Lately, it seems like every month or so another school district starts an incentive program in which cash is offered for student academic achievement. The latest news is from the New York City schools, which plans to expand the use of a cash-reward program. Thanks to donations by philanthropists, the district will start a program this school year to offer cash incentives for students who do well on Advanced Placement exams, according to this New York Times story. The district had just started its own program to pay some students in the fourth and seventh grades for getting good scores ...


Blogger Joanne Jacobs points us this week to the D-Ed Reckoning blog, where specific ideas for using positive reinforcement to motivate students are proposed. The ideas are based on an interview with a teacher who works in a poor, urban school. Since this was my first visit to D-Ed Reckoning, I must say I did get a chuckle out of the quote from the movie Animal House featured at the top of the blog: "Fat, drunk, and stupid is no way to go through life." I didn't care much for Dean Wormer, but he was right on that note. But ...


Motivation guru Richard Lavoie, the author of The Motivation Breakthrough: 6 Secrets for Turning On the Tuned-Out Child, talks to USA Today in this Q&A session about the importance of not branding kids as lazy, the balance between providing support and encouraging challenges, and the wisdom, or lack thereof, of reward systems, competition, and punishment. It's a good and easy read, so it's worth checking out....


A high school in Minnesota is trying to motivate kids to get to school on time by linking parking privileges to tardiness, according to a story in the Minneapolis Star Tribune. The school has set up a graduated system of consequences for tardiness that suspends students' parking permits. What's your prediction? Do you think the new policy will yield measurable results?...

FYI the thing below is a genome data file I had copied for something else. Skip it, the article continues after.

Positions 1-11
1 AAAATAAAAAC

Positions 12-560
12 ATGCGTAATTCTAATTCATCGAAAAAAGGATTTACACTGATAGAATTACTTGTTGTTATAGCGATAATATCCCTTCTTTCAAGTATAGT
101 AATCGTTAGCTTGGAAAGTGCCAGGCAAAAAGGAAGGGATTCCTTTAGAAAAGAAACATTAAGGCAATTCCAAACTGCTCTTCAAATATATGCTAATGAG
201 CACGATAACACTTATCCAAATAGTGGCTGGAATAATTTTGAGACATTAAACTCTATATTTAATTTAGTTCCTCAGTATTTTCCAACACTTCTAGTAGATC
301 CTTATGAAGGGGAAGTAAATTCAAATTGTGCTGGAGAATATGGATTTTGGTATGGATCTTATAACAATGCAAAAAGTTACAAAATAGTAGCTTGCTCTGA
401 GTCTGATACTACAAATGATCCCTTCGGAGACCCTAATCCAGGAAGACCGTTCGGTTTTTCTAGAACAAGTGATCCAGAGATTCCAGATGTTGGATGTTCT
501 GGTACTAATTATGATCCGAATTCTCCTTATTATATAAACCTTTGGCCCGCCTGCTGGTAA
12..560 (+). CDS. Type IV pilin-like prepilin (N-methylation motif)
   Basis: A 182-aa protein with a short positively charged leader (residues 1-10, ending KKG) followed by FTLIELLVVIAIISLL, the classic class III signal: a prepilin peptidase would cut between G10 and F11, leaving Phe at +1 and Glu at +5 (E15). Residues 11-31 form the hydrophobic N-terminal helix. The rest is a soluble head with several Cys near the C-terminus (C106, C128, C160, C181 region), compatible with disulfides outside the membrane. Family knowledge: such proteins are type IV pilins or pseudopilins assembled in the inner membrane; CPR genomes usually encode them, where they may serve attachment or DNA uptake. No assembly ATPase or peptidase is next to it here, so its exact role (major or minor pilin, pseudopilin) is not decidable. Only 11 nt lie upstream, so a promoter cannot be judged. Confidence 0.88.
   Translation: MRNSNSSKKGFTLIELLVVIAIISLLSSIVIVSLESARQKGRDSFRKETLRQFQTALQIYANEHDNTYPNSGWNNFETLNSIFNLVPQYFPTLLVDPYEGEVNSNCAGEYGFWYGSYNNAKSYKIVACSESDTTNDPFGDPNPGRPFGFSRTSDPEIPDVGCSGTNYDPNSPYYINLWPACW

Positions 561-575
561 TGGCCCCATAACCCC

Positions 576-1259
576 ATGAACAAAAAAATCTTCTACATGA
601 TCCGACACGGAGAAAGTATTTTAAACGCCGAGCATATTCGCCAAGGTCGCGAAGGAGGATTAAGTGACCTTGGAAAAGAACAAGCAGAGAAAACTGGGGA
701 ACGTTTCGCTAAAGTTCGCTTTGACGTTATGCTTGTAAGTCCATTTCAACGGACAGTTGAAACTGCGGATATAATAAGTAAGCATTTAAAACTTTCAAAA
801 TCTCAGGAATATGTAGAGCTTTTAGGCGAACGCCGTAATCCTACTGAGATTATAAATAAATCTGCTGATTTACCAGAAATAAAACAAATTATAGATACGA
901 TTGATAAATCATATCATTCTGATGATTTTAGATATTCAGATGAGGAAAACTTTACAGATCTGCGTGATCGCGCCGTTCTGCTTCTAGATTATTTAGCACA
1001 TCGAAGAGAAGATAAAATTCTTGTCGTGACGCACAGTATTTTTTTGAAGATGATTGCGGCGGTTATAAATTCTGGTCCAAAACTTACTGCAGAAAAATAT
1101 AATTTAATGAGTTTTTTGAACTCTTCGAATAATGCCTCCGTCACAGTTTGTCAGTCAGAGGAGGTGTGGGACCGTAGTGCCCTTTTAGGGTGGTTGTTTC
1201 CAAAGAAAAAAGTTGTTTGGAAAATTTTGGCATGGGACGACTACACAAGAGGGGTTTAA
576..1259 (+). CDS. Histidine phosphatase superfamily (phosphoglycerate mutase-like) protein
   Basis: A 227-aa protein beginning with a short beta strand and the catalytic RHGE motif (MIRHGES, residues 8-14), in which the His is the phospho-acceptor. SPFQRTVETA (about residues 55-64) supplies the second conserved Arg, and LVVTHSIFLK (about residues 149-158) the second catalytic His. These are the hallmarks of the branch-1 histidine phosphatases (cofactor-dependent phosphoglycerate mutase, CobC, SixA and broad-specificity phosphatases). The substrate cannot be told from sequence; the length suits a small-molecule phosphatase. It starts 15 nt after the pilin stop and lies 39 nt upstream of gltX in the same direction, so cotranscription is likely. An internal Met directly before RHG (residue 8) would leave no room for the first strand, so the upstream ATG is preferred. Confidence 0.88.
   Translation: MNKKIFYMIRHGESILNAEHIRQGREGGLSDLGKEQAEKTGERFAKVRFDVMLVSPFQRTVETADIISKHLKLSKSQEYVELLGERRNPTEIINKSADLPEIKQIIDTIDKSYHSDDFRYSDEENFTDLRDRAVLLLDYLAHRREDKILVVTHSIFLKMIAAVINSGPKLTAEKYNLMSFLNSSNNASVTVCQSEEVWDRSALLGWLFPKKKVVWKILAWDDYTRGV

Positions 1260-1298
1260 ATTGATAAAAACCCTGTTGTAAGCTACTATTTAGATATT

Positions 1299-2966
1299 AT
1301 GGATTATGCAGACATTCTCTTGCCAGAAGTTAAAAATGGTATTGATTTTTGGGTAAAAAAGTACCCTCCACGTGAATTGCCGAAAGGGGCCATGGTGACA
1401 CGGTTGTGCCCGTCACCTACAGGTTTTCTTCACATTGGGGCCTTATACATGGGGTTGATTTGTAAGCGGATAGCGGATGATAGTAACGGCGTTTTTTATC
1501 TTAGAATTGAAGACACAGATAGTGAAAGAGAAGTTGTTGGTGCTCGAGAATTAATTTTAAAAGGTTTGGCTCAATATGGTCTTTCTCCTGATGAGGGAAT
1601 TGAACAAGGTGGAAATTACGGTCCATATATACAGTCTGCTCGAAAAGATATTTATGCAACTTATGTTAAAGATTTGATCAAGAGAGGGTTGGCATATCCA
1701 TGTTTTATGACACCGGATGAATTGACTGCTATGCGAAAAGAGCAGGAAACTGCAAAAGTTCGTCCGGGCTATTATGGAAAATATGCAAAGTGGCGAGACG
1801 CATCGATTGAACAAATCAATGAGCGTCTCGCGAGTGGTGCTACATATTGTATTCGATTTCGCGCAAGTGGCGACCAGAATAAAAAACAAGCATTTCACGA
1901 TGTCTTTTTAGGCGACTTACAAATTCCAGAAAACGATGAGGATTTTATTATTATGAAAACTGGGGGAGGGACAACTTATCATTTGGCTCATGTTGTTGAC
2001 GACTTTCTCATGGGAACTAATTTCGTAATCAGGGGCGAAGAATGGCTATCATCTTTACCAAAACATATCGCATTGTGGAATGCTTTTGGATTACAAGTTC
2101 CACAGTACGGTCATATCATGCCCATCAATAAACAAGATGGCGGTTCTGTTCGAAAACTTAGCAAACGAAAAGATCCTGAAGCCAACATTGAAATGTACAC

A new organization is being launched today to promote an extended school day and school year. The National Center on Time & Learning will provide research and support for efforts to increase academic and enrichment opportunities for students, which some experts say can help improve student performance and close the achievement gap between disadvantaged students and their better-off peers. There is currently a bill in Congress to fund district-level programs for expanded learning time, and the strategy is included in the discussion draft for the reauthorization of the No Child Left Behind Act that was released by House education leaders last ...


Does fining or punishing parents for their children's misbehavior really work? Probably not, suggests a recent story by the BBC. One researcher looked specifically at whether fining parents worked to discourage British children from skipping school. But he found no link between the parental penalties and improved school attendance. Rather, the story says, efforts to educate parents about how to discipline their children tend to be more effective than fines. But it says such efforts are expensive and therefore not widespread. I have known some families in which most of the kids are well-behaved and respectful, but there is one ...